According to the Centers for Disease Control, in 2016, there were 63,632 drug overdose deaths in the United States. The CDC further estimates that of those, 42,249 deaths involved any opioid. The CDC further reports that in 2016, 15,469 deaths involved heroin; 14,487 deaths involved natural and semi-synthetic opioids; 3,373 deaths involved methadone; and 19,413 deaths involved synthetic opioids other than methadone, a category which includes fentanyl.
" In 2016, there were more than 63,600 drug overdose deaths in the United States.
" The age-adjusted rate of drug overdose deaths in 2016 (19.8 per 100,000) was 21% higher than the rate in 2015 (16.3).
" Among persons aged 15 and over, adults aged 25–34, 35–44, and 45–54 had the highest rates of drug overdose deaths in 2016 at around 35 per 100,000.
" West Virginia (52.0 per 100,000), Ohio (39.1), New Hampshire (39.0), the District of Columbia (38.8), and Pennsylvania (37.9) had the highest observed age-adjusted drug overdose death rates in 2016.
"In our view, it is the duty of law enforcement to protect and serve our communities and defend the U.S. Constitution. Despite these highly admirable goals, far too often law enforcement, and policing policies and practices, have failed to adequately protect communities of color, and at times has even acted as agents of injustice. As a result, deep mistrust and tension has developed between law enforcement and communities of color.
"As of December 31, 2014, there were 3,057 drug courts in the United States, representing a 24% increase over the previous five years (Tables 3 and 4 and Figure 2). Adult drug courts were by far the most prevalent model, accounting for just over one-half of all drug courts. Other prevalent models included juvenile drug courts (14% of all drug courts), family drug courts (10%), veterans treatment courts (9%), and DUI courts (9%). The remaining models each accounted for less than 3% of drug courts.
"Virtually all drug courts (98%) reported that at least some of their participants were opioid-dependent in 2010. Prescription opioids were more frequently cited as the primary opioid problem than heroin (66% vs. 26%). This trend is particularly apparent in less densely populated areas: prescription versus heroin rates across the three population areas were: rural (76% vs. 12%), suburban (67% vs. 33%), and urban (prescription opioids less likely to be selected than heroin as the primary opioid; 38% vs. 50%); p < .01.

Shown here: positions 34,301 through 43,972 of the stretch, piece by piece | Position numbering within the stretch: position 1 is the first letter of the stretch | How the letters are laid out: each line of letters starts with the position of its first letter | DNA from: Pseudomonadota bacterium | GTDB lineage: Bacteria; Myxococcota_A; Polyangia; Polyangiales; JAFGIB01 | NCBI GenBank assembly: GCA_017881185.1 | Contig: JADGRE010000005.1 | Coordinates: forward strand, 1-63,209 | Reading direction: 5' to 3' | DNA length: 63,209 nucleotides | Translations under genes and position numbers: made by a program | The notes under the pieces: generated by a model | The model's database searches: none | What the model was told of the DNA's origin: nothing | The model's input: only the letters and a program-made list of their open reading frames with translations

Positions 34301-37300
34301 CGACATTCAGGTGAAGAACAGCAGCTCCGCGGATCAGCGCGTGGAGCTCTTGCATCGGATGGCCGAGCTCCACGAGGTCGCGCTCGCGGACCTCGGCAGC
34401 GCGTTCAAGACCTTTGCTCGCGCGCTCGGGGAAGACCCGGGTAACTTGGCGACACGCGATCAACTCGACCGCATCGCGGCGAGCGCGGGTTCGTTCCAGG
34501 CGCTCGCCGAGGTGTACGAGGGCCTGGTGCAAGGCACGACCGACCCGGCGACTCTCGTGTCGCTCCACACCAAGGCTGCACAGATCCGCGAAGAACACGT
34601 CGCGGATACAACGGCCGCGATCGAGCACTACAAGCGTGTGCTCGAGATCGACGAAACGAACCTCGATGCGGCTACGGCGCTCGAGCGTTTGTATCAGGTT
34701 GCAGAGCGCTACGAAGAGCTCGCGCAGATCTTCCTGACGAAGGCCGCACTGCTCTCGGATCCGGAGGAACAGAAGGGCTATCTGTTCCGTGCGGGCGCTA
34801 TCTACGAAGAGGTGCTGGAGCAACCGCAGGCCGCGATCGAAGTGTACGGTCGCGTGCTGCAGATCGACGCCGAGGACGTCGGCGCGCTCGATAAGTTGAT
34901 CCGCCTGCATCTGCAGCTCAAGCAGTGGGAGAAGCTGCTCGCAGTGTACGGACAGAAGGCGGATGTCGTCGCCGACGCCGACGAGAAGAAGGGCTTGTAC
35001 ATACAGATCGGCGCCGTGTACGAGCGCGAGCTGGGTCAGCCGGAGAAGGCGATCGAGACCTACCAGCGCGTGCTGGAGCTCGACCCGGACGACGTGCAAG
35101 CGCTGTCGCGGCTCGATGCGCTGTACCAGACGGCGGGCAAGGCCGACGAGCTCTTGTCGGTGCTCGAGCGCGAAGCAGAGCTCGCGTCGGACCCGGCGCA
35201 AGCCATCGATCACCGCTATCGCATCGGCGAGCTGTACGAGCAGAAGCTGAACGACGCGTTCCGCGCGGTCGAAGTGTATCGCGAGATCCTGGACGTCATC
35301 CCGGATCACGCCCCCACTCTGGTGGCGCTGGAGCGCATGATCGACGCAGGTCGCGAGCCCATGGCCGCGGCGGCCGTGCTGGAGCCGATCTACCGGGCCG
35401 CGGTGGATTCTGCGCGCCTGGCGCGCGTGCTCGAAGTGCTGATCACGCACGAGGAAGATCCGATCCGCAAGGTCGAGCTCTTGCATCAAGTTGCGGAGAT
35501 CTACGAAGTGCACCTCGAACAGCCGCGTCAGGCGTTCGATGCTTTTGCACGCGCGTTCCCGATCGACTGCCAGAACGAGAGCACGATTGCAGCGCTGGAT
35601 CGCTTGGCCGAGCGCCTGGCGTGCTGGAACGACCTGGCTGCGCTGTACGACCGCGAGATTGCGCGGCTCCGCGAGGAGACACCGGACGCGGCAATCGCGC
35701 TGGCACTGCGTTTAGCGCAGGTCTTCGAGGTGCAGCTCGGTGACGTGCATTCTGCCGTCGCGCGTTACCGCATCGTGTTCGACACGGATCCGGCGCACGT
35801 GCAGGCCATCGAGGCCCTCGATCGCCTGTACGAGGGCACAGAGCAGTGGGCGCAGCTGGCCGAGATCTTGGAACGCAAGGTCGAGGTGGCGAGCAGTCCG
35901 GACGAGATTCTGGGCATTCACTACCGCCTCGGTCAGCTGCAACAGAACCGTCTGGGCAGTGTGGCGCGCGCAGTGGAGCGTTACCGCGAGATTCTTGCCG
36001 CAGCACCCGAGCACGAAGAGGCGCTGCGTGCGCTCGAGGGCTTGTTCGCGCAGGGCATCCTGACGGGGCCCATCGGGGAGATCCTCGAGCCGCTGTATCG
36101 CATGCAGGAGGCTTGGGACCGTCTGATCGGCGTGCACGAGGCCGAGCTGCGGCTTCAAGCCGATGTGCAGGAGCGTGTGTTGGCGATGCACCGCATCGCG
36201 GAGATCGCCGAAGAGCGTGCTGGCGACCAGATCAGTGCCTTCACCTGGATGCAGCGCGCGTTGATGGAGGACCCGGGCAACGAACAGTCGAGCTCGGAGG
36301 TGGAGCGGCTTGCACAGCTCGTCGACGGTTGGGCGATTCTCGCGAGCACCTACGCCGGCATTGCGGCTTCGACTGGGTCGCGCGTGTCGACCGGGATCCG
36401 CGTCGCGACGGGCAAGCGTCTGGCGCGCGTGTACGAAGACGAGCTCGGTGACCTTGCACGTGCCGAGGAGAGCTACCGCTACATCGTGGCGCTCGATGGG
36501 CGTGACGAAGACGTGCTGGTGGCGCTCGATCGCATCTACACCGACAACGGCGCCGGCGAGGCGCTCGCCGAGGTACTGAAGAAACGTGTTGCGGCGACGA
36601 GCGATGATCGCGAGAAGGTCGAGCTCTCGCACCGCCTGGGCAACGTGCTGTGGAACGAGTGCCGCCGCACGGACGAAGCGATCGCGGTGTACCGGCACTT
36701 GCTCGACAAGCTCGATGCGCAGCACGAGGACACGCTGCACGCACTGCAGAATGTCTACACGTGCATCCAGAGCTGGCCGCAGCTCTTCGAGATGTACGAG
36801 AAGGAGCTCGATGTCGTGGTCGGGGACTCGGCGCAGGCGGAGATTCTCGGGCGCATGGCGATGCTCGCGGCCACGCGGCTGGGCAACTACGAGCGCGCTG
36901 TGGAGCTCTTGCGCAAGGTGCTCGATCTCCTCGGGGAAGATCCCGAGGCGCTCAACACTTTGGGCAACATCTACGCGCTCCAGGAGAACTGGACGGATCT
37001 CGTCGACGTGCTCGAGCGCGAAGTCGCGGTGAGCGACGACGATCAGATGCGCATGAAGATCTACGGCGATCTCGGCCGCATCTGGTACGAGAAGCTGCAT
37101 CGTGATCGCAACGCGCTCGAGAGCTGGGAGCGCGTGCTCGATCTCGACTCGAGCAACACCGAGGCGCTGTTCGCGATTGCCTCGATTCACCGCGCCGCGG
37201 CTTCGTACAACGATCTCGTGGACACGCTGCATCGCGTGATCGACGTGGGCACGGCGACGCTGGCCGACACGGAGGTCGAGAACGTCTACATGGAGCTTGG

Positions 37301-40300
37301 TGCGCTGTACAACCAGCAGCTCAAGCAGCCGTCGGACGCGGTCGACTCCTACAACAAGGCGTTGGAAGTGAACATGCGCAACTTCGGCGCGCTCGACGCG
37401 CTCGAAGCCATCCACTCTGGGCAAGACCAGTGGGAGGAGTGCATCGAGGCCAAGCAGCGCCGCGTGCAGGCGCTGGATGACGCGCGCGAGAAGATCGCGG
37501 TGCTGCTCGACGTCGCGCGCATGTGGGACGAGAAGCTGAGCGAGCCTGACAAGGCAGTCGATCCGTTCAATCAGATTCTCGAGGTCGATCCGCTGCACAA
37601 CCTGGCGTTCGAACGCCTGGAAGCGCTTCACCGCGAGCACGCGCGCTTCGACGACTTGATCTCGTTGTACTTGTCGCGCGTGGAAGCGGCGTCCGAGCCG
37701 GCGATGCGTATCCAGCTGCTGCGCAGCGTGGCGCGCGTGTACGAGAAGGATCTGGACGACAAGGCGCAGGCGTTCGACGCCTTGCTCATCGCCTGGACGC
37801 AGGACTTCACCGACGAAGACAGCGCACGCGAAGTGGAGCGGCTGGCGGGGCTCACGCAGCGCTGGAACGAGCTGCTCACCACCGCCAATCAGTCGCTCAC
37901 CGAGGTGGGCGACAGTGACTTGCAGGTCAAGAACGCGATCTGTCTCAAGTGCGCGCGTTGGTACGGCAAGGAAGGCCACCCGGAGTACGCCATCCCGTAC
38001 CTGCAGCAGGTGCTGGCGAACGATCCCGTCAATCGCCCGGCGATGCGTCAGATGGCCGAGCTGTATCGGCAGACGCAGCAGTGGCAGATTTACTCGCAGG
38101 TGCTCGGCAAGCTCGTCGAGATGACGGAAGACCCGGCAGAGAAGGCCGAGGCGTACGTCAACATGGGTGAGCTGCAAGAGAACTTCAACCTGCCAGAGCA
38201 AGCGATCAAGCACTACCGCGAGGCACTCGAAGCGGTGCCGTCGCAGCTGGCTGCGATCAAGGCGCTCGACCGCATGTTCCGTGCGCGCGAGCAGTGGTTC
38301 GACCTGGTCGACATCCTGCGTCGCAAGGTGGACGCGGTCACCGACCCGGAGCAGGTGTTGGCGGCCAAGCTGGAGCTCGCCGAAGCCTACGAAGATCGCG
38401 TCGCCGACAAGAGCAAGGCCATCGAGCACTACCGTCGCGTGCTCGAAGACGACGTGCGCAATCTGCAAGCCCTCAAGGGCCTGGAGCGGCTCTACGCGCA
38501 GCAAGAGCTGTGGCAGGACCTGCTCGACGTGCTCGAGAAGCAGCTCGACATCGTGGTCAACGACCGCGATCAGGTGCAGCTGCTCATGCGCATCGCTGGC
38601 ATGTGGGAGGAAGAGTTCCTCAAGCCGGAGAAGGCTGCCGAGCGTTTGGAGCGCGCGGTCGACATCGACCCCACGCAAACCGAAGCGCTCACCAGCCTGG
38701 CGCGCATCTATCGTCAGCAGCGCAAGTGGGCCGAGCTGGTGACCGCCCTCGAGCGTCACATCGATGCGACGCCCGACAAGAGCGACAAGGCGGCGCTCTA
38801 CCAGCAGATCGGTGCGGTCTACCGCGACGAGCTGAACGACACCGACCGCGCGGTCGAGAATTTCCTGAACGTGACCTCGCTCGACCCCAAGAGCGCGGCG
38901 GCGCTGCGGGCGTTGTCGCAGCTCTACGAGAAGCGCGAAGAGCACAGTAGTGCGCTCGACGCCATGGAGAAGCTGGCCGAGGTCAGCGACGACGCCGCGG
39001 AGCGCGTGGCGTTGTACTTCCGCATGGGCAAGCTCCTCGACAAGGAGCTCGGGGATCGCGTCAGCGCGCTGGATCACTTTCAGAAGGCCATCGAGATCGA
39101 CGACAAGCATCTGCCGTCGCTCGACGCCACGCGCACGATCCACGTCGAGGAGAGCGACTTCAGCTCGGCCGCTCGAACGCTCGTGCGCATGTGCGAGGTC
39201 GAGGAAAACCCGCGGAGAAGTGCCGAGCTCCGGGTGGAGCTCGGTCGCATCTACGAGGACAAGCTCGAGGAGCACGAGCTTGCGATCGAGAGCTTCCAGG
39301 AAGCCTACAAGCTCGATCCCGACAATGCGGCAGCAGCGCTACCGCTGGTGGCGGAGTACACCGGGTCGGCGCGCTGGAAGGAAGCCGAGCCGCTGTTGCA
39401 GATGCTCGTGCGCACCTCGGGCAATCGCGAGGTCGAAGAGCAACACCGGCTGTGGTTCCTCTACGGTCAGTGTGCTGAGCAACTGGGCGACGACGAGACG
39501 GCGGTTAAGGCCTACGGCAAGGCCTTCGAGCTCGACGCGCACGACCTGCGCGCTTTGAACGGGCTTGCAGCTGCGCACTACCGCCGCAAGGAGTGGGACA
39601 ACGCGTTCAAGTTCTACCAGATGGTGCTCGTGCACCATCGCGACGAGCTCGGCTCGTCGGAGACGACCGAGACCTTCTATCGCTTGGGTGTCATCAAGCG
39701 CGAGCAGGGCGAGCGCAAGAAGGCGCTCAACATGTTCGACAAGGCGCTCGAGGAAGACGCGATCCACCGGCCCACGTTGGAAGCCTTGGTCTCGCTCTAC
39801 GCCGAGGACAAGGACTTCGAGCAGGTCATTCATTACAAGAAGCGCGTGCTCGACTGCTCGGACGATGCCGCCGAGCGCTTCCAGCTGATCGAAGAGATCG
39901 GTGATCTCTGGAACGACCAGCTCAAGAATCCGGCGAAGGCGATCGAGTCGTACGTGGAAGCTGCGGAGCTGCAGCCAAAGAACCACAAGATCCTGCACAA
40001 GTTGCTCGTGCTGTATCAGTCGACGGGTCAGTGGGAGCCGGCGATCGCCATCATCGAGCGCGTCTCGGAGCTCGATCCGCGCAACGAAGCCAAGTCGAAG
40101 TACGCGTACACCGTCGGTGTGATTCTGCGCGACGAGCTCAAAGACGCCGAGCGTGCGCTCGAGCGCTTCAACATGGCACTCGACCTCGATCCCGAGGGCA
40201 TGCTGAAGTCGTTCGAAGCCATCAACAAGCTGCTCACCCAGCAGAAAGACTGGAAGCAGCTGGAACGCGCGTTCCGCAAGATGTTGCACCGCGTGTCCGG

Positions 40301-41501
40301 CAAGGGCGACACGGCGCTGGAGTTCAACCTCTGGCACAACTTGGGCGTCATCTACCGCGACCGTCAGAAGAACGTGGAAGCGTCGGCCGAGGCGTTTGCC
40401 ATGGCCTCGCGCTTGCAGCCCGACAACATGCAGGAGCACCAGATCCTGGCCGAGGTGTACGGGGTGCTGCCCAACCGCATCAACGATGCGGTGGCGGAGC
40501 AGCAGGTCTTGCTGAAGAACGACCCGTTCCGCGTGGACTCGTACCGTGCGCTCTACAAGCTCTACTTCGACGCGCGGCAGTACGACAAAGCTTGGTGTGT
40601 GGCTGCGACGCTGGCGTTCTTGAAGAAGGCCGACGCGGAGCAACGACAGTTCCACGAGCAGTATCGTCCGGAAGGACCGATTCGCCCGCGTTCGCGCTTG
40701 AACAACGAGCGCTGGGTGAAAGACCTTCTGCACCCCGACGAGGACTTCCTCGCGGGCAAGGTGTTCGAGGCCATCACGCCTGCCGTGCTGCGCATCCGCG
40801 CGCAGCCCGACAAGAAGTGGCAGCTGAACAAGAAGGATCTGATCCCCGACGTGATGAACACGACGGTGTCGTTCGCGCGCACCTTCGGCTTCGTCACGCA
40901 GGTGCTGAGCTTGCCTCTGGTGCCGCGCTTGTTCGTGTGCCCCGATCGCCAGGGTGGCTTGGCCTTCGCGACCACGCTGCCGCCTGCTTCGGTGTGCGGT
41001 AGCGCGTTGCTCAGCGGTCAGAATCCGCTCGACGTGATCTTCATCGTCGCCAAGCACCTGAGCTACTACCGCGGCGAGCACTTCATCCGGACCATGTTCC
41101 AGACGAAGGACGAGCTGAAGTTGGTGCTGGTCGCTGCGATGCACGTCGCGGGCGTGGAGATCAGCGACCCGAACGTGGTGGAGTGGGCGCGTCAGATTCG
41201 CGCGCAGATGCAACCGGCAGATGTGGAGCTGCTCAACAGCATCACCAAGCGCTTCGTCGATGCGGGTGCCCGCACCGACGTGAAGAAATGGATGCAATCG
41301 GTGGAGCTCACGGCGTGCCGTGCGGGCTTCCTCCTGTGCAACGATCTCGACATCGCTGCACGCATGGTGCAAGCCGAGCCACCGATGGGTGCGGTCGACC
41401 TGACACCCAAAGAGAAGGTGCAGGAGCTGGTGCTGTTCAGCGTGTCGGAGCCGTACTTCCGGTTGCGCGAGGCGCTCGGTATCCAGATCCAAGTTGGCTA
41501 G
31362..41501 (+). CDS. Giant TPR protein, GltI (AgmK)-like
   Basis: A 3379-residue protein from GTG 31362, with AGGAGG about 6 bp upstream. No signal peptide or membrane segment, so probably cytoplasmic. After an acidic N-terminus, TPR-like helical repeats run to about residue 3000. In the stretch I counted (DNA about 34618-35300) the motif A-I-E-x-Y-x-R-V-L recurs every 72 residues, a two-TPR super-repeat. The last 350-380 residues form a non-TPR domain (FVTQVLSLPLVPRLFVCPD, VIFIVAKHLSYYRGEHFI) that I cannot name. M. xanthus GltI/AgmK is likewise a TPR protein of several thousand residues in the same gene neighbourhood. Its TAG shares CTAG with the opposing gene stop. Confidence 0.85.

The White House Council of Economic Advisers released its analysis of the economic costs of illegal opioid use, related overdoses, and overdose mortality in November 2017. It reported a dramatically higher estimate than previous analyses, largely due to a change in methodology. Previous analyses had used a person's estimated lifetime earnings to place a dollar value on that person's life.
"After four straight years of increases, in 2016, urine testing positivity for heroin, indicated by the presence of the 6-acetylmorphine (6-AM) metabolite, held steady in the general U.S. workforce and declined slightly among federally-mandated, safety-sensitive workers.
"Amphetamines (which includes amphetamine and methamphetamine) positivity continued its year-over-year upward trend, increasing more than eight percent in urine testing in both the general U.S. and federally-mandated, safety-sensitive workforces compared to 2015. Throughout the last decade, this rise has been driven primarily by amphetamine use which includes certain prescription drugs such as Adderall®.
"During 2012-15, U.S. residents experienced 5.8 million violent victimizations per year (table 1). About 3.7 million of these violent victimizations were committed against white victims.3 Among white victims, a higher percentage of victimizations were committed by white offenders (57%) than offenders of any other race. White victims perceived the offender to be black in 15% of violent victimizations and Hispanic in 11%.4
" As they did in fiscal year 2010, Hispanic offenders continued to represent the largest group of offenders (51.9%) convicted of an offense carrying a drug mandatory minimum penalty in fiscal year 2016. However, other demographic data has shifted.